The The effect of education in preventing recurrent vasovagal syncope
Dept. of Medicine/석사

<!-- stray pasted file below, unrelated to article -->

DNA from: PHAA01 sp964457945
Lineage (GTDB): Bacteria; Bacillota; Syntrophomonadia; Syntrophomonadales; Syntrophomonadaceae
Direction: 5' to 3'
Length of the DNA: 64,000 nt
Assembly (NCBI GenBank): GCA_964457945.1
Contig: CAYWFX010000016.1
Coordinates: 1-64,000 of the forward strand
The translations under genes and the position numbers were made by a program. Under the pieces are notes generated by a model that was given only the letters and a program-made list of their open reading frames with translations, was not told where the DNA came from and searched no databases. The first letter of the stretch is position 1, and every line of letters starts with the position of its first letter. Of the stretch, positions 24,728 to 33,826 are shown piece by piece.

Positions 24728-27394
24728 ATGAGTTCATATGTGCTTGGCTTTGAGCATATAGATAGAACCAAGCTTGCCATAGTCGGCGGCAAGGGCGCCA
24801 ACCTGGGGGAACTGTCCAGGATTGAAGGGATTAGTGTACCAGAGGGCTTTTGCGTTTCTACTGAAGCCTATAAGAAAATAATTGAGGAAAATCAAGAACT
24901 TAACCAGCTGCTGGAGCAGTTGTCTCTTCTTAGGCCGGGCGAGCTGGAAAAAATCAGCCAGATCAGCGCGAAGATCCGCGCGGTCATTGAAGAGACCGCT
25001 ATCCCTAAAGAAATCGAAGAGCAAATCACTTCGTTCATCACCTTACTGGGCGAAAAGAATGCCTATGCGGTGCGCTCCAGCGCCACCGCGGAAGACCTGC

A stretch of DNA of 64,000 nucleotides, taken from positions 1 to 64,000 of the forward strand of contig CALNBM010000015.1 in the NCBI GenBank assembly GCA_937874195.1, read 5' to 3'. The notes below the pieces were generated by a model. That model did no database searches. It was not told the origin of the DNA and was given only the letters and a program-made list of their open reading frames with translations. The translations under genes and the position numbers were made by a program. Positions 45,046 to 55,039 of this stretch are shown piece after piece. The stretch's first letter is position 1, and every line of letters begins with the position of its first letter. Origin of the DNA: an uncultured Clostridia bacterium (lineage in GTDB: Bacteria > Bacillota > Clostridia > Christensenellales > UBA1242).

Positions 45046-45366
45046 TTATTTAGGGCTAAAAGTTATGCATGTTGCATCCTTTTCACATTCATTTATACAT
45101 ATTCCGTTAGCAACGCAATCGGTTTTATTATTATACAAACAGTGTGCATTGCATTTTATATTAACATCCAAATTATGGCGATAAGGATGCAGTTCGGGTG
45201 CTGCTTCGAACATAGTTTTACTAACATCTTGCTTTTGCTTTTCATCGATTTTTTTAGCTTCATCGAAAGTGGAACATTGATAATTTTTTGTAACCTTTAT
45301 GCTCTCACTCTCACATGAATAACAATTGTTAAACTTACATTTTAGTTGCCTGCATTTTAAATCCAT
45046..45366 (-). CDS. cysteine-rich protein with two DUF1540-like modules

Although vasovagal syncope is a common type of syncope, its treatment has not been well established. We evaluated the long-term efficacy of education in preventing recurrent vasovagal syncope compared with drug treatment. We retrospectively investigated a total of 422 patients who were diagnosed with vasovagal syncope from June 2007 to October 2009. Group 1 (n=213, 50.5%) was treated with education alone. Group 2 (n=209, 49.5%) received education plus medication; β-blockers (n=132, 63%), midodrine (n=71, 34%), and selective serotonin reuptake inhibitors (n=6, 3%). All patients were educated about lying down at the onset of prodromal symptoms, avoiding triggering events, and modifying their lifestyle. Patients were regularly followed up at an outpatient clinic or by phone for 2.43 ± 0.03 years. During follow-up, the frequency of syncopal episodes per year (n/year) following treatment reduced from 1.66 ± 1.11 to 0.06 ± 0.37 in group 1, and from 1.50 ± 1.18 to 0.07 ± 0.23 in group 2. In multiple logistic regression analysis in matched groups according to propensity score, young age < 35 years (odds ratio [OR] 2.18, 95 confidence interval [CI] 1.03-4.64, p=0.042), and frequent previous syncopal episodes/year > 2.08 (OR 2.11, CI 1.26-4.22, p=0.034) remained significant as independent predictors associated with increased risk for recurrent vasovagal syncope, but treatment type was not related to recurrent vasovagal syncope. In conclusion, medication as a treatment for recurrent vasovagal syncope are not more effective than education.